Dopamine agonists (pramipexole, ropinirole)

Dopamine agonists is the name used to describe a type (class) of Parkinson’s drug.

You will be prescribed an unbranded dopamine agonist medication such as ropinirole, or a branded dopamine agonist such as Mirapexin.

Types of dopamine agonist drugs

Below are the types of dopamine agonist drugs. The generic names are written in bold and the brand names are written underneath in bullet points.

Pramipexole

  • Mirapexin (tablets)
  • Mirapexin prolonged release (prolonged release tablets)
  • Pipexus (modified release tablets)
  • Glepark (tablets)
  • Oprymea (tablets)
  • Zentiva (prolonged release tablets)

Ropinirole

  • Adartrel (tablets)
  • Ralnea XL (prolonged release tablets)
  • Requip (tablets)
  • Requip XL (prolonged release tablets)
  • Spiroco XL (prolonged release tablets)
  • Ipinnia XL (prolonged release tablets)
  • Raponer XL (prolonged release tablets)
  • Ropilynz XL (prolonged release tablets)

Rotigotine

  • Neupro (skin patch)

Apomorphine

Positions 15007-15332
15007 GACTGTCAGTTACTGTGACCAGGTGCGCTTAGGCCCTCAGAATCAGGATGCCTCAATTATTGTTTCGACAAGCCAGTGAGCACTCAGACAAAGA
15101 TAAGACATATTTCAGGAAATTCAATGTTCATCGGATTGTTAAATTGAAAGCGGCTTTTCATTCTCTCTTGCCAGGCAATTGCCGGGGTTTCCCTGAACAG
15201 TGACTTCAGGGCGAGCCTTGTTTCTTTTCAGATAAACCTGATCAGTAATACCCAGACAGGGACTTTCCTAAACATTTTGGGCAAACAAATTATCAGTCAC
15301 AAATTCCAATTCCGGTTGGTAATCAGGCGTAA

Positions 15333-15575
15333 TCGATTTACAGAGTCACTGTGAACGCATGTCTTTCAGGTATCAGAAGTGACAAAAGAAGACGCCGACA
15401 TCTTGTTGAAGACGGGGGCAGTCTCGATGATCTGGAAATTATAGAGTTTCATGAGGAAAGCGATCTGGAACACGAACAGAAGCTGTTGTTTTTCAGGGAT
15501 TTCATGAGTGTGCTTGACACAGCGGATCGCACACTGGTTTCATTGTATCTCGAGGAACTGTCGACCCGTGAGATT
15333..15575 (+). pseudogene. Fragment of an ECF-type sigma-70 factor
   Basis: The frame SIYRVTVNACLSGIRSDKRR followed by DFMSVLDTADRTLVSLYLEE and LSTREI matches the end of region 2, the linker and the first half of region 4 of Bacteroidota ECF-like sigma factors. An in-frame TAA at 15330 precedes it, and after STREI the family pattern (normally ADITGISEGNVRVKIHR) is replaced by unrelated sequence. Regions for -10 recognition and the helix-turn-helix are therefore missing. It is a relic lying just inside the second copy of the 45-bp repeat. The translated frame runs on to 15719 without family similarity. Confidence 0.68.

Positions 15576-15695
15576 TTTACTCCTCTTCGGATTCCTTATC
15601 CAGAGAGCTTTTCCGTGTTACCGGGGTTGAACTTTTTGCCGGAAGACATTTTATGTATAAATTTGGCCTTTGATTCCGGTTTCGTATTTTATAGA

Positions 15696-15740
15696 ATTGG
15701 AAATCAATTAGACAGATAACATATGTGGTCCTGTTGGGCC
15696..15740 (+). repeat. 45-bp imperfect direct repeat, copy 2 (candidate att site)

• Apo-go pre-filled pen for Intermittent injection 
  • Dacepton cartridge for Intermittent injection (can be used with a re-usable pen)
  • Apo-go pre-filled syringe for infusion (can be used with a continuous infusion pump)
  • Dacepton Vial (can be used with a continuous infusion pump)
     

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Dopamine agonist drugs: an introduction

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Dopamine agonist drugs trick your brain into thinking they are dopamine. This means they can mimic the way dopamine works which can reduce your symptoms.

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Dopamine agonists are typically prescribed in the earlier stages of Parkinson’s but everyone is different and you could be prescribed them at any time if it is right for you.

Treatment with dopamine agonists has to be started carefully. The dose is gradually increased until you and your specialist team are happy that your symptoms are under control.

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Delaying levodopa treatment

Dopamine agonists may be an effective treatment for several years when used alone or with levodopa. But this won’t be true for everyone.